What is a Bioretention Area? What is the purpose of a Bioretention Area?

A bioretention areas or bioretention basins are shallow landscaped depressions designed to capture and treat stormwater runoff with the use of soil, plants, and microbes. The Georgia Stormwater Management Manual provided and supported by the Atlanta Regional Commission (comprised of Cherokee, Clayton, Cobb, Dekalb, Douglas, Fayette, Fulton, Gwinnett, Henry, Rockdale, and the city of Atlanta) standard focusses on reducing and treating the first 1.2” of rainfall and subsequent runoff from sites which represent 85% of the rainfall in Georgia. Bioretention areas are the low-lying areas engineered to capture this runoff from areas less than 5 acres such as parking lots, roofs, driveways, and other impervious surfaces and allow the runoff to infiltrate through the soil to allow for a reduction in the runoff leaving the site and an improvement in the water quality. They provide a natural, aesthetically appealing look that reduces total suspended solids (TSS), nutrients (Phosphorus, Nitrogen), soluble salts (SS), metals, and pathogens (fecal) from stormwater runoff.

What is Bioretention Soil Mix? What are Bioretention Soil Mix Specifications?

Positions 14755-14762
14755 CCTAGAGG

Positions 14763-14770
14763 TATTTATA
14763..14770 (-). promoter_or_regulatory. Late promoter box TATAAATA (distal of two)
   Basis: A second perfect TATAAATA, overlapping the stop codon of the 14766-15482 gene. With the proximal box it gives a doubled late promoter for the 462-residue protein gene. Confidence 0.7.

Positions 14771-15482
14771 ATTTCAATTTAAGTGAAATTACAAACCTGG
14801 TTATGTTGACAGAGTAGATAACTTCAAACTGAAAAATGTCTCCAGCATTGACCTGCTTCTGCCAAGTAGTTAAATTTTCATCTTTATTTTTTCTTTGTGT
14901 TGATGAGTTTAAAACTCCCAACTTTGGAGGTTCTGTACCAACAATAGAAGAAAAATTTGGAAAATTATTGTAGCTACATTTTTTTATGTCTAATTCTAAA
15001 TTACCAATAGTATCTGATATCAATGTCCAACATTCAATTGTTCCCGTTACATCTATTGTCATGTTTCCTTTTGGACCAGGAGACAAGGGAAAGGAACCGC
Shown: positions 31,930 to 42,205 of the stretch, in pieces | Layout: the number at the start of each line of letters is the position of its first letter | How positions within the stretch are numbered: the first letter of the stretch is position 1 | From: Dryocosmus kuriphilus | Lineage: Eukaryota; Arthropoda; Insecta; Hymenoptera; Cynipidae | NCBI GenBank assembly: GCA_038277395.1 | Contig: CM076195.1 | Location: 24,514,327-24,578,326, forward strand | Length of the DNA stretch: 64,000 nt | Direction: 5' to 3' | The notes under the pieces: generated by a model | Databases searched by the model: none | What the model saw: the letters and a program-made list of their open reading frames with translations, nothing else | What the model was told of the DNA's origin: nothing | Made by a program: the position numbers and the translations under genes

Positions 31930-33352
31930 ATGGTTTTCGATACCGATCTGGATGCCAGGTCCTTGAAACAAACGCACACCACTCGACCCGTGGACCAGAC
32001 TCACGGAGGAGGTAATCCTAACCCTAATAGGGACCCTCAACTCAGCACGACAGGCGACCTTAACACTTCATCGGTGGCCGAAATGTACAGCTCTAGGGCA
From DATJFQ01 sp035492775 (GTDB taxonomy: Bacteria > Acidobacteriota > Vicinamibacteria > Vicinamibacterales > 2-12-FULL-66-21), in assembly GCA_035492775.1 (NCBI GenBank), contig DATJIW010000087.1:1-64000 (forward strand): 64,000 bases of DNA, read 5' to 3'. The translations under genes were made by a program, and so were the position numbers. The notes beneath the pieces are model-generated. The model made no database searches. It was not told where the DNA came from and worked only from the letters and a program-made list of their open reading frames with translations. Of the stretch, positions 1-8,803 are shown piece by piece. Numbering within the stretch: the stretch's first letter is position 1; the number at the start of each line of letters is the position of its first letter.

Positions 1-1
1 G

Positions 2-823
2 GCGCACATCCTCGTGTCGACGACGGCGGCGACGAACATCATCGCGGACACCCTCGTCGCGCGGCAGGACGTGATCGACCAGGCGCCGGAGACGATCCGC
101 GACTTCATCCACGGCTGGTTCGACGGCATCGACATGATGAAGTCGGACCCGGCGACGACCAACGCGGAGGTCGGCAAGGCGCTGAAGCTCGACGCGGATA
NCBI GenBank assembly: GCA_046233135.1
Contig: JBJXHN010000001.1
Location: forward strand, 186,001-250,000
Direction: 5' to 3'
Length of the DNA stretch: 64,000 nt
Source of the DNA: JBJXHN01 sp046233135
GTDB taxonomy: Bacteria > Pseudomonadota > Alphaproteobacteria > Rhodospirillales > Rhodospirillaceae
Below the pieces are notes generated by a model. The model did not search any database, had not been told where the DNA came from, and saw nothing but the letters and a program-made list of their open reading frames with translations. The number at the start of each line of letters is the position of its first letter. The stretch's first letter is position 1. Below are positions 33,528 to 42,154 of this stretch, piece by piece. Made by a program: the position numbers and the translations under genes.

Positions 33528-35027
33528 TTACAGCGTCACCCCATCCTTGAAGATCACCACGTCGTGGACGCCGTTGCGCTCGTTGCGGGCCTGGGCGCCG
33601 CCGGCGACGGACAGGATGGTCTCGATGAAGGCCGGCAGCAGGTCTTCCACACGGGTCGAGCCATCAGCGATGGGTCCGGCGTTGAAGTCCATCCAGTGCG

Bioretention Soil Mix is primarily composed of a mixture of sand, soil, compost, and occasionally other amendments such as lightweight expanded clay aggregates (LECA). Each component of sand, soil, and compost can vary greatly in physical and chemical characteristics, so not all sand, soil, or composts are suitable to mix for bioretention areas. The most common confusion with bio-soil mix is the difference in a mix design and soil texture percentages. The mix design is the specification that calls for a certain percentage of each component to be blended. Soil texture is not the same but instead refers to the amount of sand, silt, and clay within the blended mix. Soil texture cannot contain a percentage of compost for example. Soil texture is often defined as loamy sand or sandy loam in these mixes. Sand is commonly the highest percentage of the mix, usually ranging from 70-90%. Not all sand is the same though, as there are manufactured sands and masonry sands for example that will not work within certain mix designs. The sand used in our blends is a natural, silica sand with a specific gradation to allow for infiltration. The soil component is typically a screened soil, free of any contaminants, with the appropriate pH and chemical characteristics to help meet the specs.